Tools for Safer Dri­ving: Teens and Adults

Safe dri­ving seems to be one area where the ben­e­fits are more intu­itive, which may explain the sig­nif­i­cant trac­tion.

Yes, we see great poten­tial and inter­est among insur­ers for improv­ing dri­ving safe­ty, both for seniors and teens. Appro­pri­ate cog­ni­tive train­ing can low­er at-fault acci­dent rates. You can mea­sure clear ben­e­fits in rel­a­tive­ly short time frames, so it won’t take long for insur­ers to see an eco­nom­ic ratio­nale to not only offer pro­grams at low cost or for free but to incen­tivize dri­vers to com­plete them. All­state, AAA, State Farm and oth­er insur­ers are begin­ning to real­ize this poten­tial. It is impor­tant to note that typ­i­cal acci­dents among teens and seniors are dif­fer­ent, so that train­ing method­olo­gies will need to be dif­fer­ent for dif­fer­ent high-risk pop­u­la­tions.

Yet, most dri­ving safe­ty ini­tia­tives today still focus on edu­cat­ing dri­vers, rather that train­ing them neu­ro­log­i­cal­ly. We mea­sure vision, for exam­ple, but com­plete­ly ignore atten­tion­al con­trol abil­i­ties, or a driver’s use­ful field of view. I expect this to change sig­nif­i­cant­ly over the next few years.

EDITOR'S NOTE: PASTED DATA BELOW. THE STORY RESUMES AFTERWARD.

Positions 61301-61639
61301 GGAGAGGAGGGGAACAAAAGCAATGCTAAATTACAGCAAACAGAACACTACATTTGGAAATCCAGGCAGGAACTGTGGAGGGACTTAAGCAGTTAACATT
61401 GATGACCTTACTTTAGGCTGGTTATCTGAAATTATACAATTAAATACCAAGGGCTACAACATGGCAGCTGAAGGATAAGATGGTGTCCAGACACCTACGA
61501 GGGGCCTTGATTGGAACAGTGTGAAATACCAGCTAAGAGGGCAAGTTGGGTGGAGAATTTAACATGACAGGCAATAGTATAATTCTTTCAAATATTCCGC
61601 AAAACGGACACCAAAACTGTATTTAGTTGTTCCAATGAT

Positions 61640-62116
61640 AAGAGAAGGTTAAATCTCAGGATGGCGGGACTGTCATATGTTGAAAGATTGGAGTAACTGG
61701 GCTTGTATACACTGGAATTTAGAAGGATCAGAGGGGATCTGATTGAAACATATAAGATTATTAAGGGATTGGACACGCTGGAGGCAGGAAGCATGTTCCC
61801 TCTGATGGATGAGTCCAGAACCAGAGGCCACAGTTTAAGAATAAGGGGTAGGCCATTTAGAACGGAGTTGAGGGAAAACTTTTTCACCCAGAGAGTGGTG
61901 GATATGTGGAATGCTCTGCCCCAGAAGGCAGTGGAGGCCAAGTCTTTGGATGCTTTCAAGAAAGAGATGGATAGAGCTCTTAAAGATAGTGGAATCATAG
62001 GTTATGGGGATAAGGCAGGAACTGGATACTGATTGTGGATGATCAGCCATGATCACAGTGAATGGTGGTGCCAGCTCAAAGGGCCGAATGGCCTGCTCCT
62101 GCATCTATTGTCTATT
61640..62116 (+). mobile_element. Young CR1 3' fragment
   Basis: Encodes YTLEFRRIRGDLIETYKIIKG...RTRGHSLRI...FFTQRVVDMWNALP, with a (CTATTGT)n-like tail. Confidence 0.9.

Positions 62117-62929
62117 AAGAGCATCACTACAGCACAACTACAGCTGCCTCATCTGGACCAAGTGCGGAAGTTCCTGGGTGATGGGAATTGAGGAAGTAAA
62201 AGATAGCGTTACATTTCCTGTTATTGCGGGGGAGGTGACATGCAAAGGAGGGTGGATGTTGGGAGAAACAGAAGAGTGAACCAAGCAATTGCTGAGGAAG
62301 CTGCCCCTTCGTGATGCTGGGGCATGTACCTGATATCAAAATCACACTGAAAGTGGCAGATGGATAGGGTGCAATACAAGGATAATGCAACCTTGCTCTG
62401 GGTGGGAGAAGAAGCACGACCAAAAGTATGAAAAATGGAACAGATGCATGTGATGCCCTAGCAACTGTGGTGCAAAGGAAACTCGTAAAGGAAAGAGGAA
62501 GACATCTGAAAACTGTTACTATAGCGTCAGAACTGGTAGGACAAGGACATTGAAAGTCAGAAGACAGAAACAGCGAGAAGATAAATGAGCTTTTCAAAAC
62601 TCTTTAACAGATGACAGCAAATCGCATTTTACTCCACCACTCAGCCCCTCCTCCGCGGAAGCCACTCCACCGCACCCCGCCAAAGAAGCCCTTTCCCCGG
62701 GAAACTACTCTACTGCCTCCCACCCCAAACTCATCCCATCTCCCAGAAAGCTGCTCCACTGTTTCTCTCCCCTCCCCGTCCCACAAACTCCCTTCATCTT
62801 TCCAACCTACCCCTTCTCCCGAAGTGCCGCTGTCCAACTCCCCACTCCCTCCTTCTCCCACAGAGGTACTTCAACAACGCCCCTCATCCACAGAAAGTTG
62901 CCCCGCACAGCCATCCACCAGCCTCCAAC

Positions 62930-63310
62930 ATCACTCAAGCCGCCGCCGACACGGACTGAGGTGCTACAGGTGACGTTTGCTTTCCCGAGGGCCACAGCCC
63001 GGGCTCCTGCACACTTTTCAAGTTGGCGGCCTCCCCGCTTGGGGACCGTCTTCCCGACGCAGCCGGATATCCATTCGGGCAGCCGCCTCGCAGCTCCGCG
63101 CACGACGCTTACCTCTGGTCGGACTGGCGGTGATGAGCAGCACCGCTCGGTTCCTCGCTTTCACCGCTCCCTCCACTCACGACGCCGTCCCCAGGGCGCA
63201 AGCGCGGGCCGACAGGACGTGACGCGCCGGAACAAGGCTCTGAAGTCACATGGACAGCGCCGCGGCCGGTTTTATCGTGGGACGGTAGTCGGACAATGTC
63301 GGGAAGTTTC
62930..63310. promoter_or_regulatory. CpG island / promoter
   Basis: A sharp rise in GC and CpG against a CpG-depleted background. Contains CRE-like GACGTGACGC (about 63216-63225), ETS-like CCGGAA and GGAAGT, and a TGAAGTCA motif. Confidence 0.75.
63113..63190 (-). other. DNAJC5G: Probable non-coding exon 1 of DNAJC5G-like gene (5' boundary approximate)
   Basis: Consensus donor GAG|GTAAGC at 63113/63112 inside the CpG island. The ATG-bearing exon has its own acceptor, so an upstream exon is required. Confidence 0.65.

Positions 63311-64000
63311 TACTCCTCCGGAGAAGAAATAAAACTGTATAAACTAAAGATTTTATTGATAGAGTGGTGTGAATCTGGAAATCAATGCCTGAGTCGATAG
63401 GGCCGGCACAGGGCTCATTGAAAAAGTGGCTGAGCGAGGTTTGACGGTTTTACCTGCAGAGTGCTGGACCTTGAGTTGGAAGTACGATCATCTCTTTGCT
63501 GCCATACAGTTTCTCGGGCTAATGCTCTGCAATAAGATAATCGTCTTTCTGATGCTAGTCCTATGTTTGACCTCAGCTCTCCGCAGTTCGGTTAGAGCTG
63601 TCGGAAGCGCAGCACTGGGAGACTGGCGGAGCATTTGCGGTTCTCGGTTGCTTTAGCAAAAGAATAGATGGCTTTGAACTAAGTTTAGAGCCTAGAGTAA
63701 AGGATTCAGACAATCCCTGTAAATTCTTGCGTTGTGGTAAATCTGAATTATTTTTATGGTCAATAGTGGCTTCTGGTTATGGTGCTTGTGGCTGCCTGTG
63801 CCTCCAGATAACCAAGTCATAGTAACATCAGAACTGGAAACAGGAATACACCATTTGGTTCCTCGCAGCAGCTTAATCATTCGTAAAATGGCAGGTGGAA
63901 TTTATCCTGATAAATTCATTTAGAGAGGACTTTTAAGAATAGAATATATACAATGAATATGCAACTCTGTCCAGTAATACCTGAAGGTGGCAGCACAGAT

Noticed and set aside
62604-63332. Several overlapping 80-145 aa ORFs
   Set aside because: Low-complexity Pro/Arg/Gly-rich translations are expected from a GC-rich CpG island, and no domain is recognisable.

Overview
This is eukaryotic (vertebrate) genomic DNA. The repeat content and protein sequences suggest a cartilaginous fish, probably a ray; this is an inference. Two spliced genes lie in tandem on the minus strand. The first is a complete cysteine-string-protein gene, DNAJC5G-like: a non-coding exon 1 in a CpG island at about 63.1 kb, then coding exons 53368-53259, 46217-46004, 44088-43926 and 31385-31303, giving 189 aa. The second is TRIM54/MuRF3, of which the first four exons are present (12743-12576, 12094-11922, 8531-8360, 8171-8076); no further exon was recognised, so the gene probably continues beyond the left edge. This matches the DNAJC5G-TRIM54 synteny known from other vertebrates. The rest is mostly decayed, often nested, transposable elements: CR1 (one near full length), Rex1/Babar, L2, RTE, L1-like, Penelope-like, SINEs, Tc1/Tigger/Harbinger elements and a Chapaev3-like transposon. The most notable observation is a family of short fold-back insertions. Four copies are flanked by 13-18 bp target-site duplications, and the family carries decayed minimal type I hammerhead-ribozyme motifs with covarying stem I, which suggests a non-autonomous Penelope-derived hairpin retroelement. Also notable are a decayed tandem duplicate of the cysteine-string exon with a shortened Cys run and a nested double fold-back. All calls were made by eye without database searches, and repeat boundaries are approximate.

Long-term care and health insur­ance com­pa­nies will ulti­mate­ly see sim­i­lar ben­e­fits, and we believe that they will fol­low a sim­i­lar course of action to reduce gen­er­al med­ical and neu­rode­gen­er­a­tive dis­ease- (Mild Cog­ni­tive Impair­ment and Alzheimer’s- and Parkin­sons-) relat­ed costs. In fact, many senior liv­ing com­mu­ni­ties are among the pio­neers in this field.

Boomers & Beyond: Main­tain­ing Cog­ni­tive Vital­i­ty

Main­stream media is cov­er­ing this emerg­ing cat­e­go­ry with thou­sands of sto­ries. But most cov­er­age seems still focused on does it work? more than “how do we define It”, what does work mean? or work for whom, and for what? Can you sum­ma­rize what recent research sug­gests?

We have seen clear pat­terns in the appli­ca­tion of our train­ing pro­grams, some pub­lished (like IMPACT), some unpub­lished, some with healthy adults, and some with peo­ple with mild cog­ni­tive impair­ment or ear­ly Alzheimers Dis­ease (AD). What we see in every case: Read the rest of this entry »

Preventing Mental, Emotional and Behavioral Disorders

Stronger Effort Need­ed To Pre­vent Men­tal, Emo­tion­al, And Behav­ioral Dis­or­ders in Young peo­ple, Experts Urge (Sci­ence Dai­ly)